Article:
Recruiters Still Courting College Grads, but Signing Fewer New Hires
Despite the downturn, 59 percent of employers are conducting on-campus interviews during the 2008-2009 recruiting season, according to a nationwide survey of 945 employers by the Collegiate Employment Research Institute at Michigan State University in East Lansing.
"Employers want their recruiters on campus because they don’t want to lose their brand with young adults," says Phil Gardner, a director at CERI. "But hiring levels are down for all degree groups."
About 1.5 million undergraduates will receive their bachelor’s degrees this year.
They will collide with 1.85 million workers with bachelor’s degrees or higher who are currently unemployed. Although the unemployment rate for workers with degrees remains at a relatively low 4.1 percent, the rate has doubled in the past year and increased faster than the rate for those with no college, in large part because of widespread layoffs in financial and business services.
While the recession accounts for a large part of the drop in college hiring and the rise in unemployment among workers with degrees, the numbers also reflect a long-term trend toward producing more college graduates than labor markets can absorb. This trend is exacerbated by an equally long-standing mismatch in the fields of study that students pursue and the skill sets that employers require.
The CERI survey report notes that labor markets generally favor young adults in recessions, and 29 percent of the employers in its current survey indicate that they have shifted their hiring in favor of new college graduates over experienced workers. According to the survey report, human resources managers note that some companies are moving away from experienced hires to concentrate on the new college graduates, primarily because of costs.
Companies spend an average of 20 percent of their recruitment budgets on campus recruiting, according to CERI. The campus recruiting budgets cover funding for various activities, including 12 to 15 percent to manage internship programs, 15 percent to attend job fairs, 21 percent to sustain on-campus recruiting and 30 percent to post positions on Web job boards. Employers rate internship programs and on-campus recruiting as the strategies with the highest return on investment.
Because of cost considerations, many employers are now concentrating their efforts on career fairs, which have seen a resurgence after several years where targeted recruiting had lessened their appeal. Two-thirds of employers are participating in career fairs for the 2008-2009 recruiting season, according to the CERI survey.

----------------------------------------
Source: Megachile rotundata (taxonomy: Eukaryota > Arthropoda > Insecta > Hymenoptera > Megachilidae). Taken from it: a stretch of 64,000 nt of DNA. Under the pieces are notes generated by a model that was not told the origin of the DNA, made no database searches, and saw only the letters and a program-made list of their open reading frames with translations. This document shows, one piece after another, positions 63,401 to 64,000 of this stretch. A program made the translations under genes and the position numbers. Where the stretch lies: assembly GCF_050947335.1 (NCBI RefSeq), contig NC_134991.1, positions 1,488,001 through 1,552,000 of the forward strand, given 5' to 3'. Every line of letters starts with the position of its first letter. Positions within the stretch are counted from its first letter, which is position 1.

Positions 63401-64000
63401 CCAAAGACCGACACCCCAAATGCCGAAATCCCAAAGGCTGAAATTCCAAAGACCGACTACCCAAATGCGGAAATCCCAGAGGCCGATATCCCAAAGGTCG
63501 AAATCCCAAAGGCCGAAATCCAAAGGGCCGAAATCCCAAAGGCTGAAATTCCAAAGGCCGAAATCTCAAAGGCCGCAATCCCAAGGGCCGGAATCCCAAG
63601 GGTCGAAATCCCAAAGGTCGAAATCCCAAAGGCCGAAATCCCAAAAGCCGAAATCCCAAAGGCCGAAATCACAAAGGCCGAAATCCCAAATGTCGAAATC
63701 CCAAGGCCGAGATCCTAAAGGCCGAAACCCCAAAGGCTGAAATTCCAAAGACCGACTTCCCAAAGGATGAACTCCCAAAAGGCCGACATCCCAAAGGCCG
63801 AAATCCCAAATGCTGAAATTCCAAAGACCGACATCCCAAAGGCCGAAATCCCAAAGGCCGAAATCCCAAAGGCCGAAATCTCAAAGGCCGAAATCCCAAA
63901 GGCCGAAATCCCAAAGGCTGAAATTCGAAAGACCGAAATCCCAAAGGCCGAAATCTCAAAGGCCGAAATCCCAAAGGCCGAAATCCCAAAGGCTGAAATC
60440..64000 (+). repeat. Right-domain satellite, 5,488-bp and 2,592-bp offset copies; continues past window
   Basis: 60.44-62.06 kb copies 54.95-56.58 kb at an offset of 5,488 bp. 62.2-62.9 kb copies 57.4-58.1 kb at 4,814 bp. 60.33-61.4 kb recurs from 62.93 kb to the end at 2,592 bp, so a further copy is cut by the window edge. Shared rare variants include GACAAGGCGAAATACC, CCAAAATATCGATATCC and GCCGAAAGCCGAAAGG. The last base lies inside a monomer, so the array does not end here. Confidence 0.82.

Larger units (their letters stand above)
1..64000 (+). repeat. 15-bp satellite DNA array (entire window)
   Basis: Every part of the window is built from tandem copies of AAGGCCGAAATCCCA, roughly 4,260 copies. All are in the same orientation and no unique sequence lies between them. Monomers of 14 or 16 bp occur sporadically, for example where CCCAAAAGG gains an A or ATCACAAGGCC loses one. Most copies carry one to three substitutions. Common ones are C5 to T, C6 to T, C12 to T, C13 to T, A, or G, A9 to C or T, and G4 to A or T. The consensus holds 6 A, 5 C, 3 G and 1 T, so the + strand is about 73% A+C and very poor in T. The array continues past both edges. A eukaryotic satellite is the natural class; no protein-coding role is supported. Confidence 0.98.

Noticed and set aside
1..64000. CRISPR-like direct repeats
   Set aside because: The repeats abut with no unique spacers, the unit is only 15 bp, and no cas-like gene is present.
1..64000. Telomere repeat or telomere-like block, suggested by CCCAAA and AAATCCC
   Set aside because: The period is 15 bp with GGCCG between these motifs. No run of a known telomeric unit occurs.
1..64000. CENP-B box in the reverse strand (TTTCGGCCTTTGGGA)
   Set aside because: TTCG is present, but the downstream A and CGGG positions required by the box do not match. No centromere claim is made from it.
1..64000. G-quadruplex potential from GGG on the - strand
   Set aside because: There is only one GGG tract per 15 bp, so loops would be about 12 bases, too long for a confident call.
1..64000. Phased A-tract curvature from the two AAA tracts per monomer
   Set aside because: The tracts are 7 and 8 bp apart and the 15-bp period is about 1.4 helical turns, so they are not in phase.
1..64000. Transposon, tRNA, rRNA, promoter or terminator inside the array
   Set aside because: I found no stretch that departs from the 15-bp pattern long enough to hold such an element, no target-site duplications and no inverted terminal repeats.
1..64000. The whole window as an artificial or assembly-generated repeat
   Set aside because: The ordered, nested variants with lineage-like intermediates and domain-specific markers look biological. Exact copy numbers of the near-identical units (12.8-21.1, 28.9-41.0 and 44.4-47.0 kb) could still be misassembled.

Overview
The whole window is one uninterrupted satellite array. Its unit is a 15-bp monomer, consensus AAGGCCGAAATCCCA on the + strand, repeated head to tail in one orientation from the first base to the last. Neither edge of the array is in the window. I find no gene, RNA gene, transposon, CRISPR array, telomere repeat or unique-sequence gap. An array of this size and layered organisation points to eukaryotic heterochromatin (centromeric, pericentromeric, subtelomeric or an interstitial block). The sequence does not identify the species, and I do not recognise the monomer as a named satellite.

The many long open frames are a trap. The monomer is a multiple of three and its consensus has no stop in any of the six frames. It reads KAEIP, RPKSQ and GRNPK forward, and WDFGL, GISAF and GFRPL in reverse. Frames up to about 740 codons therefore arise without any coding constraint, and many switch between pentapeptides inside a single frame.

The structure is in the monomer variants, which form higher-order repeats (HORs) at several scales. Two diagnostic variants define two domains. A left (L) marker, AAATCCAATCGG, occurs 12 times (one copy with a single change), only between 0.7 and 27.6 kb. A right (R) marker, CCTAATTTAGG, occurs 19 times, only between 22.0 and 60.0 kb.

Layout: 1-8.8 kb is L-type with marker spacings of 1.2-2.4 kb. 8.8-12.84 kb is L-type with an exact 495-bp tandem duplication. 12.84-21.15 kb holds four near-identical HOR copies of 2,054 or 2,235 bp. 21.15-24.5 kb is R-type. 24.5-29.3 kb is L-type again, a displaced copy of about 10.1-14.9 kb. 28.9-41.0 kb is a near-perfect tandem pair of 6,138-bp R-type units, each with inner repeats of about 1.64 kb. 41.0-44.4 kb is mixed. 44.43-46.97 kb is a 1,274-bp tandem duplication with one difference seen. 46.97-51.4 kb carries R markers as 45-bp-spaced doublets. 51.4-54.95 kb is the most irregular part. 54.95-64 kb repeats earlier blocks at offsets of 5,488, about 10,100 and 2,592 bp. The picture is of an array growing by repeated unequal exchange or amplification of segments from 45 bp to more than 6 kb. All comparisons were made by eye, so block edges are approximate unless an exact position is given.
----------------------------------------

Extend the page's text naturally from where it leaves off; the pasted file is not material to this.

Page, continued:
Sixty-four percent reported that they post positions with Web providers, down nearly 15 percent from the previous three years. Cost considerations are a likely factor as companies attempt to reduce both travel expenses and listing fees.
The survey report also notes an increase in the use of campus referrals, with 58 percent of employers reporting that they are using this approach. Some employers are demanding direct access to faculty in an effort to identify the best candidates.
In fact, 29 percent of employers want to work directly with faculty and an additional 14 percent want to work directly with advisors if faculty are not available, according to CERI. More than 40 percent of employers would like to bypass some, if not all, of career services.
Companies vary in their arrangements and sequencing for the selection and interview process. Regardless of the specific steps taken, most attempt to conclude the process in 3½ to five weeks, according to the CERI survey. The average time between the first and second interview is 2½ weeks, with the candidate notified of the decision within 1½ to two weeks after the second interview. Some employers reported that they do not conduct a second interview and conclude the hiring process within 2½ to three weeks.
A substantial majority of employers allow candidates no more than two weeks to accept or decline a job offer. In fact, 40 percent indicated that they give candidates less than a week to decide on an offer. An additional 45 percent allow candidates one to two weeks; only 5 percent will extend the window beyond three weeks.
In a CollegeGrad.com survey of the 500 companies that hired the highest numbers of new graduates in 2008, the respondents ranked the student’s major as their first consideration in making hiring decisions. For the past three years, employers have targeted new hires for a broad range of positions, according to CERI, but this year witnessed a constriction in the breadth of positions targeted for recruitment, with companies focusing more narrowly on technical and business functions.